Editor’s note: An earlier version of this story included an incorrect figure for contributions raised by candidate Mark Hutton.
A high profile in national conservative media hasn’t translated into big money for Secretary of State Kris Kobach in his bid for the Kansas governor’s mansion.
As the last of the campaign finance reports for 2017 were released Thursday, Kobach was fifth in contributions received at just short of $355,000.
That left him trailing Lt. Gov. Jeff Colyer, two other Republicans and an independent who has yet to formally announce he’s running.
State political analysts say Kobach underperformed expectations, given that many are calling him the candidate to beat in the race.
But it may not make a difference in the long run because Kobach has the highest name recognition and gets way more free media exposure than any other candidate in the state.
“The primary thing people use that money for is getting their name out there, and Kobach doesn’t need to get his name out there,” said Russell Fox, professor of political science at Friends University in Wichita. “Kobach could craft a narrative: ‘I don’t need money, I’m already famous.’”
In the absence of polling, the race for the GOP nomination has been largely seen as a battle between the two most familiar candidates, Kobach and Colyer.
Colyer led the field in fund-raising, bringing in $632,000 in contributions for the year.
Bob Beatty, a professor of political science at Washburn University, said he sees Colyer benefitting from the funding network that supported Gov. Sam Brownback, and that helps establish him as the race’s “conservative establishment candidate.”
“I would think a lot of people that donated to Brownback are now donating to Colyer and he’s successfully tapping into that,” Beatty said.
But dark horse candidates also flexed some fund-raising muscle.
In second place was Greg Orman, an independent who ran a fairly close race for Senate in 2014, but hasn’t officially entered the governor race. He raised $453,000, all of it in December.
Third place in fund-raising was a Republican who’s been largely under the radar, Insurance Commissioner Ken Selzer, who raised $427,000.
Mark Hutton, a Wichita construction executive and former state legislator, rounded up $381,000 in contributions since launching his campaign at the end of August, placing him fourth overall and third among Republicans.
Trailing Hutton and Kobach was Ed O’Malley, a former state legislator who now heads the Kansas Leadership Center. He raised $211,788 in contributions.
There are two candidates who are heavily self-funded.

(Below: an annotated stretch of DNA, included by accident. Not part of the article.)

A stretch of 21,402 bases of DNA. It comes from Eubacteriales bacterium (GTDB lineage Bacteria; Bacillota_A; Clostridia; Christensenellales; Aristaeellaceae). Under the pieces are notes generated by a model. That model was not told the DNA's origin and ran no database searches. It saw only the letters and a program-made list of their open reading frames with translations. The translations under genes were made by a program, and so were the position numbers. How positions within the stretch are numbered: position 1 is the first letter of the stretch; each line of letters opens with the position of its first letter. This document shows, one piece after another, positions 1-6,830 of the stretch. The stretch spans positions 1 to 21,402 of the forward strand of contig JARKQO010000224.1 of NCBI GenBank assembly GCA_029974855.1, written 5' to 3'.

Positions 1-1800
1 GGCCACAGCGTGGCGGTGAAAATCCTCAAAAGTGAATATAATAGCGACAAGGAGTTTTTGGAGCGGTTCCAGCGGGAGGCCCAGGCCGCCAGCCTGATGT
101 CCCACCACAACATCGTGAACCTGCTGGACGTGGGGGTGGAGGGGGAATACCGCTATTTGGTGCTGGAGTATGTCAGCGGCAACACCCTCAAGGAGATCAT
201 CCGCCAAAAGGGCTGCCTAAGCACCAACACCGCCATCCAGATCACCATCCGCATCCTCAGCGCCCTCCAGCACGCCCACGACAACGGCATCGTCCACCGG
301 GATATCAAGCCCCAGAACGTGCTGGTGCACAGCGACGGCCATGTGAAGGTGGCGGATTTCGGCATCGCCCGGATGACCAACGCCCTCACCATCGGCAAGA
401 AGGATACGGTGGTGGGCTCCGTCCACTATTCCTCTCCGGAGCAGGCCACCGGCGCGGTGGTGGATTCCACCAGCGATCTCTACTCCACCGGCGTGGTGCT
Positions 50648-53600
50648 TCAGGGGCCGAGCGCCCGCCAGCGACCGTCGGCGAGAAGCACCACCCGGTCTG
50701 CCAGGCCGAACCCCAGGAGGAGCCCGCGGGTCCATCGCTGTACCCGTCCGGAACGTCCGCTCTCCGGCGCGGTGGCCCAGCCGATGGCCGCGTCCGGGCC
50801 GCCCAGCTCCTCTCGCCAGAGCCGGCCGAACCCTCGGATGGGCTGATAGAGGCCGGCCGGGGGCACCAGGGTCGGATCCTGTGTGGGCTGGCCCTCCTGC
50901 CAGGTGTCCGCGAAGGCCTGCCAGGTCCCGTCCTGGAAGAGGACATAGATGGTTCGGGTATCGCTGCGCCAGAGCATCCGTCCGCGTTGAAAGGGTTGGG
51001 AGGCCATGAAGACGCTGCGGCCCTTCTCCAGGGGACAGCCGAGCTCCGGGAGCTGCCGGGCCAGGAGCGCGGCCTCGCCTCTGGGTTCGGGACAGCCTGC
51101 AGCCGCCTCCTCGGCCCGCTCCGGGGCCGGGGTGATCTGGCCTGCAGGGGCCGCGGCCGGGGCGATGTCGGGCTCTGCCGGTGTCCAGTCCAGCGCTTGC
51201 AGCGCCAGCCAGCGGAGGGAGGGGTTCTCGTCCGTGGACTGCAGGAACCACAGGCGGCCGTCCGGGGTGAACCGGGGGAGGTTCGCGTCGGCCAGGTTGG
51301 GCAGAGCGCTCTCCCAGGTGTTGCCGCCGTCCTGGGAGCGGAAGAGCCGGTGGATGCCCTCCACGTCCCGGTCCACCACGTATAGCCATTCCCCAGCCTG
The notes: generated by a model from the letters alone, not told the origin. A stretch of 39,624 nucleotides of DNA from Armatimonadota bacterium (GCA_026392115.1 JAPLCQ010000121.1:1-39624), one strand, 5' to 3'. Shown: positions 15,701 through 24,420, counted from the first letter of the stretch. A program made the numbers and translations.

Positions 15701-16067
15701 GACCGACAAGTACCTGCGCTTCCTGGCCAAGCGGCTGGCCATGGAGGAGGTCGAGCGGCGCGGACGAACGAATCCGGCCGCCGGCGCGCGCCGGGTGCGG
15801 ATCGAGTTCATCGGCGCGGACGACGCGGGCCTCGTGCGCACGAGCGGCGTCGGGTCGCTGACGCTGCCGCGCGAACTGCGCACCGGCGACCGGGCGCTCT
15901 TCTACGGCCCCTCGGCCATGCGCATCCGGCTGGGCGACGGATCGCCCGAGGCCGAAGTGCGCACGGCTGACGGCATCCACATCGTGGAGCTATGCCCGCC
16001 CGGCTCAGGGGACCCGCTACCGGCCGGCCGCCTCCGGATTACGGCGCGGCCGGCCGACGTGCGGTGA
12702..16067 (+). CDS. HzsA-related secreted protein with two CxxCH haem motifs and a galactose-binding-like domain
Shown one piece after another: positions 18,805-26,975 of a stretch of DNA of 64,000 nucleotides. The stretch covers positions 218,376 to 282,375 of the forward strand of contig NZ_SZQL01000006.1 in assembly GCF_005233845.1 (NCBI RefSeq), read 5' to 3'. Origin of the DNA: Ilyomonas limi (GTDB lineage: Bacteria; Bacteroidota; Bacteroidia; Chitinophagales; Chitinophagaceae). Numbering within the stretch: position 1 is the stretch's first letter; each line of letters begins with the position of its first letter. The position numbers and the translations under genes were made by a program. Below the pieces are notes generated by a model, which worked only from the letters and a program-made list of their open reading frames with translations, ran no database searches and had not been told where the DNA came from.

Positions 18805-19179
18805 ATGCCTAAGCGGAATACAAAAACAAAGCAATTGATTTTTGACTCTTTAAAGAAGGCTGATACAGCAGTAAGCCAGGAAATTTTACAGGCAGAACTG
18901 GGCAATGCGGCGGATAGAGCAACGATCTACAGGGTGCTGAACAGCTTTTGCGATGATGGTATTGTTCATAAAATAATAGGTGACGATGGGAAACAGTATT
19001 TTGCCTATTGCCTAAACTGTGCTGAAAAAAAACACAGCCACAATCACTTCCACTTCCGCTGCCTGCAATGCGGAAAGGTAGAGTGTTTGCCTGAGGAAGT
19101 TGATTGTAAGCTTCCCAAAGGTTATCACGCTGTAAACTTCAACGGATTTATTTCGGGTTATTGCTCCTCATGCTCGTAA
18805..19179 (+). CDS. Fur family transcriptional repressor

Wichita oil and restaurant executive Wink Hartman reported the most money on his campaign finance form, but almost all of it was his own.
Hartman reported a $1.8 million war chest; about $1.7 million of that was in personal loans to his own campaign and contributions from his businesses.
Rounding out the top Republicans was former state Sen. Jim Barnett, a physician and the Republican nominee for governor in 2006.
He reported total campaign income of $539,645 during 2017. Like Hartman, he’s largely self-funded, with $505,000 in personal loans to his campaign.
It remains to be seen which of the candidates captures traditional pro-business Republicans, Fox said.
While Kobach hasn’t positioned himself up to run as a populist like President Trump, “clearly his base is not by and large people that are in the Republican Party for a lot of traditional business-oriented reasons,” Fox said.
“They’re in the Republican Party for a lot of socially conservative reasons – reasons tied up with ethnicity (and) a variety of things that impact on immigration and the sort of things Kobach has excelled in stirring the pot in regards to,” he said.
Among Democrats, Josh Svaty, a former state legislator and agriculture secretary, held a lead but with state Sen. Laura Kelly closing fast.
Svaty reported raising $194,545 in contributions, good enough for seventh in total contributions slightly behind O’Malley.
Kelly, of Topeka, reported raising about $155,000 in the last two weeks of December after getting a late start in the race.
House Minority Leader Jim Ward, D-Wichita, reported $90,534 in contributions.
And former Wichita Mayor Carl Brewer trailed the Democratic field in fund-raising, collecting $45,000 since announcing his candidacy in February.
Fox said Kelly has the inside track going forward because she’s “right there in the nexus of liberal money,” the Topeka-Lawrence-Kansas City corridor.
Except for Orman, all of the candidates will have to reload their finances if they win their Aug. 7 primaries.
By taking the independent route, Orman can skip campaigning for a party nomination and marshal resources for the general election on Nov. 6.
Jack Bergeson, a Wichita high school student whose campaign has generated national media attention, didn’t do much on the fund-raising front.
His only outside contribution was $300 worth of t-shirts donated by a Wichita restaurateur.